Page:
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Kristin Dombek on to How to Write a Book About Narcissists Without Becoming One

"The Selfishness of Others" (Image via Farrar, Straus, and Giroux)

“The Selfishness of Others” (Image via Farrar, Straus, and Giroux)

Kristin Dombek’s legendary essay “How to Quit,” published in the winter 2013 edition of n+1, garnered heated word of mouth and praise from the likes of Brooklyn Magazine’s Kristen Iversen, and that was before Dombek won a Rona Jaffe award, published “Letter from Williamsburg” in The Paris Review, and got a double book deal.

The first of those books has arrived, and it’s called The Selfishness of Others: An Essay on the Fear of Narcissism, out this week from Farrar, Straus, and Giroux, and while an essay might have a hard time making a splash in a media ocean churned by Trumpty Dumpty and the Olympics, the book has already drawn praise from the Times.
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4 Readings: Nathan’s Hot Dog History, Palestinian Struggles, and a Father’s Transition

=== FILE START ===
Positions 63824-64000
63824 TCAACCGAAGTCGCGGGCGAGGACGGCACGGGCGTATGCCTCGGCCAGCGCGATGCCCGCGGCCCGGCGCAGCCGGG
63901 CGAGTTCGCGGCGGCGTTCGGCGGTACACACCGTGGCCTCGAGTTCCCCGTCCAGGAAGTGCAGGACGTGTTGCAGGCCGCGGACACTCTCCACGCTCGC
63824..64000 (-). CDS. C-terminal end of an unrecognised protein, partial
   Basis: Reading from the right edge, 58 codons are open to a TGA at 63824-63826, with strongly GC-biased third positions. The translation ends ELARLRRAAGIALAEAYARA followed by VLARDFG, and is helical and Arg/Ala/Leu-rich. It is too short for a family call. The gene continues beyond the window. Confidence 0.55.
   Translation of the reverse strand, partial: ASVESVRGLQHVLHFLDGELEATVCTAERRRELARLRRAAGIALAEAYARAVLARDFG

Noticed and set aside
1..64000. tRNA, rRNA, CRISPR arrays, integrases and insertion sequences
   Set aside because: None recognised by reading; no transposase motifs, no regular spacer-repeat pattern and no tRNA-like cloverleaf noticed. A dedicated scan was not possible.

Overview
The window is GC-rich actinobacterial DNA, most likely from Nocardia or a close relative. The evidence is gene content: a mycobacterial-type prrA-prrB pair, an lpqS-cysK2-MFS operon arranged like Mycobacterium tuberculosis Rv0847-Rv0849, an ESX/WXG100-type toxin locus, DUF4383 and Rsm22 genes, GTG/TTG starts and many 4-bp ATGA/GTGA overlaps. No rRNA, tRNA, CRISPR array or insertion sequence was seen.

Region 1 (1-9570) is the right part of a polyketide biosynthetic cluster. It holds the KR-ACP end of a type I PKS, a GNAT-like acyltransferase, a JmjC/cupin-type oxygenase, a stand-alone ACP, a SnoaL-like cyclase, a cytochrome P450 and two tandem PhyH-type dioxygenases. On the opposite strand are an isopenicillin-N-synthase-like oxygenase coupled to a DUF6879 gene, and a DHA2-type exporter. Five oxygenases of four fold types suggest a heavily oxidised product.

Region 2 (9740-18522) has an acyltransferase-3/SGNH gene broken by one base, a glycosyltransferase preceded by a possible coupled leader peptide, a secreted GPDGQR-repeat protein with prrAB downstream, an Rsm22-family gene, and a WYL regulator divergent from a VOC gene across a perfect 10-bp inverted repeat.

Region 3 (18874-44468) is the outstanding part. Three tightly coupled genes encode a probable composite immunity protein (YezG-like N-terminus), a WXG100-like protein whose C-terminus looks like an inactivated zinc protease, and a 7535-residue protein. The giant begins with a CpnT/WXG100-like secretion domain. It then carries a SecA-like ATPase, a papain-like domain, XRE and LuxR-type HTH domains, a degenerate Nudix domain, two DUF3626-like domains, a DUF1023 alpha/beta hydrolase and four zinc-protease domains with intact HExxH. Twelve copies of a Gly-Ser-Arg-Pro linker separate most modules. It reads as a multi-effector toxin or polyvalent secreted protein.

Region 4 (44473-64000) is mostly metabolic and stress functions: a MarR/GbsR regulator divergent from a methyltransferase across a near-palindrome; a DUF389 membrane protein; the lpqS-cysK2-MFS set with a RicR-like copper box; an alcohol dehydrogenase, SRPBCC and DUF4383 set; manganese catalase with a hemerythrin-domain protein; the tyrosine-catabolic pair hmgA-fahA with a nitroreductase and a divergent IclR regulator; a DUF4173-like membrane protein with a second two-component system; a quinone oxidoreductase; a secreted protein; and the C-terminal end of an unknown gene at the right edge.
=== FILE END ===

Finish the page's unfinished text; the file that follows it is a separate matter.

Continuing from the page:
WEDNESDAY

faludiBook Launch: In the Darkroom by Susan Faludi
June 22 at 7 p.m. at The Powerhouse Arena. 37 Main Street (DUMBO)
Is identity something you choose, or is it actually the very thing you can’t escape? This is the question Pulitzer Prize-winning journalist Susan Faludi poses in her most personal work yet, In the Darkroom. In 2004 Faludi went in search of her estranged 76-year-old father, a man who had been an elusive and sometimes violent presence in her childhood and then all but disappeared from her life. When Faludi discovered he had undergone sex reassignment surgery and was now living in Hungary, her whole frame of reference was shaken to the core. Her book is an effort to unpack her father’s transition and her own questions of identity, while traveling through a country in the midst of its own dangerous project of refashioning its nationhood.